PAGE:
Words by John Henry Newman in 1833 (4th verse by Edward H. Bickersteth, Jr.). Music by John B. Dykes in 1865.
As a young priest, John Newman became sick while in Italy and was unable to travel for almost three weeks. In his own words:
Before starting from my inn, I sat down on my bed and began to sob bitterly. My servant, who had acted as my nurse, asked what ailed me. I could only answer, “I have a work to do in England.” I was aching to get home, yet for want of a vessel I was kept at Palermo for three weeks. I began to visit the churches, and they calmed my impatience, though I did not attend any services. At last I got off in an orange boat, bound for Marseilles. We were becalmed for whole week in the Straits of Bonifacio, and it was there that I wrote the lines, “Lead, Kindly Light,” which have since become so well known.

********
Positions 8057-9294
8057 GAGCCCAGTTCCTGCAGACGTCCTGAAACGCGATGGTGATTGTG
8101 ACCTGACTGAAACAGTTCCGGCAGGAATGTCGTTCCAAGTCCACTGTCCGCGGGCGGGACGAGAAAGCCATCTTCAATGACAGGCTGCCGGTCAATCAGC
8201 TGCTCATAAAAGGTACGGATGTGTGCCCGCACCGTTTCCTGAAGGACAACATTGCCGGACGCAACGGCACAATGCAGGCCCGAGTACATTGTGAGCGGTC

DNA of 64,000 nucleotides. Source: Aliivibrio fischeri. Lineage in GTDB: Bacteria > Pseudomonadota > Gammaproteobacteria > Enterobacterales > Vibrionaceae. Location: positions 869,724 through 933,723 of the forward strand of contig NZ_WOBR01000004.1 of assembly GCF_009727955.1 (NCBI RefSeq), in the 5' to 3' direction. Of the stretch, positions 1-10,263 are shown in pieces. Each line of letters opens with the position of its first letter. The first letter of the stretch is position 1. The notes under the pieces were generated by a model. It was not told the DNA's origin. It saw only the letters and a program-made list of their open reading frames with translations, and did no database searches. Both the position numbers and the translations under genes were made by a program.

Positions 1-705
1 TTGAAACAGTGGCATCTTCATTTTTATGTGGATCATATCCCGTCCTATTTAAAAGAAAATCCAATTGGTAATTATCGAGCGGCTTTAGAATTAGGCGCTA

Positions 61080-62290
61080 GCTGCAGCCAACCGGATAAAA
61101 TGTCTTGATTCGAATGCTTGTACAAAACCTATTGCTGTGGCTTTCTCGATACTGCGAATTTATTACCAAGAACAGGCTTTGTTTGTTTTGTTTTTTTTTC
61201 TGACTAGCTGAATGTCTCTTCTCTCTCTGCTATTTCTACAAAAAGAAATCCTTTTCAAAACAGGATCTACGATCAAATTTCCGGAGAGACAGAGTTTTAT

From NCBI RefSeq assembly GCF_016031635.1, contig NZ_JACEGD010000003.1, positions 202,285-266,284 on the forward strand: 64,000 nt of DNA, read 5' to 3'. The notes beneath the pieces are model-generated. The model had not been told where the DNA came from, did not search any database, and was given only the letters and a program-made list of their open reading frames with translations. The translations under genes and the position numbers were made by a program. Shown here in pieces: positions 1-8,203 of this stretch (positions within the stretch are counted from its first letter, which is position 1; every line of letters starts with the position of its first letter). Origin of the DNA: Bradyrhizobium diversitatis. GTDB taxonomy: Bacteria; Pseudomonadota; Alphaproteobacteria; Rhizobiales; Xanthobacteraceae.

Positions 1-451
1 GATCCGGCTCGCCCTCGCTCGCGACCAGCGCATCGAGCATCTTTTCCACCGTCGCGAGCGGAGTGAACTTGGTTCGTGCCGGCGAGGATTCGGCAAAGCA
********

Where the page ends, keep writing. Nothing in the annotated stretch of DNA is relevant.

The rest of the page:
This song was apparently sung on the Titanic by Marion Wright before it sank in a service lead by Reverand Ernest Courtenay Carter.
You can find others at the Everything Hymnal.
Lead, kindly Light, amid th’encircling gloom, lead Thou me on!
The night is dark, and I am far from home; lead Thou me on!
Keep Thou my feet; I do not ask to see
The distant scene; one step enough for me.
I was not ever thus, nor prayed that Thou shouldst lead me on;
I loved to choose and see my path; but now lead Thou me on!
I loved the garish day, and, spite of fears,
Pride ruled my will. Remember not past years!
So long Thy power hath blest me, sure it still will lead me on.
O’er moor and fen, o’er crag and torrent, till the night is gone,
And with the morn those angel faces smile, which I
Have loved long since, and lost awhile!
Meantime, along the narrow rugged path, Thyself hast trod,
Lead, Savior, lead me home in childlike faith, home to my God.
To rest forever after earthly strife
In the calm light of everlasting life.